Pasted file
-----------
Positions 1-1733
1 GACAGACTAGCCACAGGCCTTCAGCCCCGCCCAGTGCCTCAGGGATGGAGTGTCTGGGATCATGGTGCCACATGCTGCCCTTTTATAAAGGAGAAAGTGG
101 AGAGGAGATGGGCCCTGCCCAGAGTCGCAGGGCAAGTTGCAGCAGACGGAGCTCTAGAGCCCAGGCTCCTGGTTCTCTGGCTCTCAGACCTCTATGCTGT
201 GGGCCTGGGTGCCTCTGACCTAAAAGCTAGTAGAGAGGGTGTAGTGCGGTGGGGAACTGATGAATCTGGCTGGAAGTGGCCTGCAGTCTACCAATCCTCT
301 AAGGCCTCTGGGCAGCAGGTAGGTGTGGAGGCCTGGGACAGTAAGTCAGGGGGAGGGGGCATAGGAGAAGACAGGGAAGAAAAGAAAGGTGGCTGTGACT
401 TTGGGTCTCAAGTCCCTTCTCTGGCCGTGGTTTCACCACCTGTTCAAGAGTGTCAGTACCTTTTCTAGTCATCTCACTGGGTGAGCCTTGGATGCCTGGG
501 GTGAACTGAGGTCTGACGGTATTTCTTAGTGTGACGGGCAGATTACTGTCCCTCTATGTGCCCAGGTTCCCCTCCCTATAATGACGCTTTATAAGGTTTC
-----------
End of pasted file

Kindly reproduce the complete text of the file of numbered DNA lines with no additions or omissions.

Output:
Positions 1-1733
1 GACAGACTAGCCACAGGCCTTCAGCCCCGCCCAGTGCCTCAGGGATGGAGTGTCTGGGATCATGGTGCCACATGCTGCCCTTTTATAAAGGAGAAAGTGG
101 AGAGGAGATGGGCCCTGCCCAGAGTCGCAGGGCAAGTTGCAGCAGACGGAGCTCTAGAGCCCAGGCTCCTGGTTCTCTGGCTCTCAGACCTCTATGCTGT
201 GGGCCTGGGTGCCTCTGACCTAAAAGCTAGTAGAGAGGGTGTAGTGCGGTGGGGAACTGATGAATCTGGCTGGAAGTGGCCTGCAGTCTACCAATCCTCT
301 AAGGCCTCTGGGCAGCAGGTAGGTGTGGAGGCCTGGGACAGTAAGTCAGGGGGAGGGGGCATAGGAGAAGACAGGGAAGAAAAGAAAGGTGGCTGTGACT
401 TTGGGTCTCAAGTCCCTTCTCTGGCCGTGGTTTCACCACCTGTTCAAGAGTGTCAGTACCTTTTCTAGTCATCTCACTGGGTGAGCCTTGGATGCCTGGG
501 GTGAACTGAGGTCTGACGGTATTTCTTAGTGTGACGGGCAGATTACTGTCCCTCTATGTGCCCAGGTTCCCCTCCCTATAATGACGCTTTATAAGGTTTC